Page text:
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Question Number: 33500

Law 11 - Offside 7/3/2019

RE: Rec. Adult

Bevan Burgess of Ipswich, Suffolk UK asks...

Regarding VAR and offside. How do the VAR operators chose which TV frame to choose for measuring whether a player is offside or not? I understand that it should be when the player kicking the ball first touches the ball, but do they have the resolution of image to check for first contact, or is it a 'best guess'?

Answer provided by Referee Joe McHugh

Hi Bevan
In addition to the normal TV cameras there are also offside only cameras being used by VAR. There is also a Hawk Eye system in place
Virtual offside lines are computer-generated lines projected onto the broadcast image of the field of play to help the VAR determine whether an offside offense has occurred. The offside lines used are the best possible and most accurate lines that can be generated with existing technology due to calibration using multiple synchronised camera angles.

Virtual offside lines are superimposed on the broadcast image by computer software. Angle of view, lens distortion, field curvature and many other factors are considered when calculating the true position of the these lines. The lines are calibrated before each match by the technology provider to take into account the exact pitch dimensions and conditions on the day. The VAR team will have various tools available for determining offside positions, which have been validated in a number of tests across different venues by an independent third party using survey grade equipment.
You can watch the technology being tested by FIFA in this video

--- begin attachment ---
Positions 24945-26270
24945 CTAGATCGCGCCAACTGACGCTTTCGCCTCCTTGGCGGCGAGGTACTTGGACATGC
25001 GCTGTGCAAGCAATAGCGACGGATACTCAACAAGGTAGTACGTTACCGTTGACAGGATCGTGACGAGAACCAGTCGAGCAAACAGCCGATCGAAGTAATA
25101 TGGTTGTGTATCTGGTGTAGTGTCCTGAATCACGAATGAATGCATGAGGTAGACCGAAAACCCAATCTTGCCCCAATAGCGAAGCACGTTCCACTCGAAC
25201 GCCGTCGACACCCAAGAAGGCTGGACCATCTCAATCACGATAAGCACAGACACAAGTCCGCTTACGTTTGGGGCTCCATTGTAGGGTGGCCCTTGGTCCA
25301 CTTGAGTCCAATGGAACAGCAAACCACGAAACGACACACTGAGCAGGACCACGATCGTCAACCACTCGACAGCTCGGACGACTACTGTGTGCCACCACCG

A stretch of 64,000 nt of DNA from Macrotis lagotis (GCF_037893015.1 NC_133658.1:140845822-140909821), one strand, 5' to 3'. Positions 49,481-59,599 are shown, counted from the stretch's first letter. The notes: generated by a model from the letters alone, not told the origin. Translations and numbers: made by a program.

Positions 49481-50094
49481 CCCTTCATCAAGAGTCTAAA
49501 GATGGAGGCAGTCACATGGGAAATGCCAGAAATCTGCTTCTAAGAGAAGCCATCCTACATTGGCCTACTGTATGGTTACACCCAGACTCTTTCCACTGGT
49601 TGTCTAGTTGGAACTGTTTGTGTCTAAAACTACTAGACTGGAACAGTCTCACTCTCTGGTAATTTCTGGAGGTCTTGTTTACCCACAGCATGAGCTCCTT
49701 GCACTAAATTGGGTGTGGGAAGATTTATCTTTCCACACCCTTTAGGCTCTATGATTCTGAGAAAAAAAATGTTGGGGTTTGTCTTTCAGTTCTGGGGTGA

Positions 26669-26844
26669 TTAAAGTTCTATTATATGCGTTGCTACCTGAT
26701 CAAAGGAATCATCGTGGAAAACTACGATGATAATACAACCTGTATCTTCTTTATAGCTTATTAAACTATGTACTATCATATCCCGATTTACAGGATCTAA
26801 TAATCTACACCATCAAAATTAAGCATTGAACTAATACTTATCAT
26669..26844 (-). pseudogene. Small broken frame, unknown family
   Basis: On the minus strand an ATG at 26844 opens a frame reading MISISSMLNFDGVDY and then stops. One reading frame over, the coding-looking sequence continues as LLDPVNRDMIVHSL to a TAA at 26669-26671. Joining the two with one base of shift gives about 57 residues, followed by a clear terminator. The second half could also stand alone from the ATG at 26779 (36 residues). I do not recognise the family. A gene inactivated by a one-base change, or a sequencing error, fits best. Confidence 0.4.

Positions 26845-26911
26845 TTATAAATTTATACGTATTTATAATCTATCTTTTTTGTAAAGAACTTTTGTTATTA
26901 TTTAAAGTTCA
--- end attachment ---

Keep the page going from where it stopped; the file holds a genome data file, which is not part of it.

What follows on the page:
https://www.youtube.com/watch?v=PCOK7-kc_8o&feature=youtu.be
With modern HD video technology the picture is freeze framed at the moment of the touch. That is a judgement call like in the image at 3.47 of the video. Technology is accurate and unforgiving
In the England V USA game the consensus is that it was offside and that was proved by technology. When I saw it in real time I said offside and it did not surprise me when it was ruled out.
It was a tight call yet no complaint can be made. Without VAR the penalty in my opinion would not have been awarded.




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Answer provided by Referee Peter Grove

Hi Bevan,
According to the information released by FIFA, the VAR team has access to 33 different broadcast feed cameras. Included in those are:

''eight super slow-motion cameras, four ultra slow-motion cameras, two ultra high-definition cameras, and two offside cameras.''

So as far as I can tell, the VAR team has more than adequate technology to determine the exact moment (frame) that shows the precise moment the player first touches the ball, and then to use it to judge the position of any player who might potentially be guilty of an offside offence.



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Answer provided by Referee Richard Dawson

HI Bevan ,
on the front page of our site was the idea of how VAR was to be implemented
VIDEO ASSISTANT REFEREE
How the VAR will work. Check out it, it's an interesting setup. They're putting a lot of work into it.
https://www.youtube.com/watch?v=YdwOL08NfxQ

Here's a video on how they'll be doing the VAR line looks like, unlike what a lot of us see on TV, it'll try to take into account the head/chest/shoulder and not just the feet
https://www.youtube.com/watch?v=PCOK7-kc_8o



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Offside Explained by Chuck Fleischer & Richard Dawson, Former & Current Editor of AskTheRef





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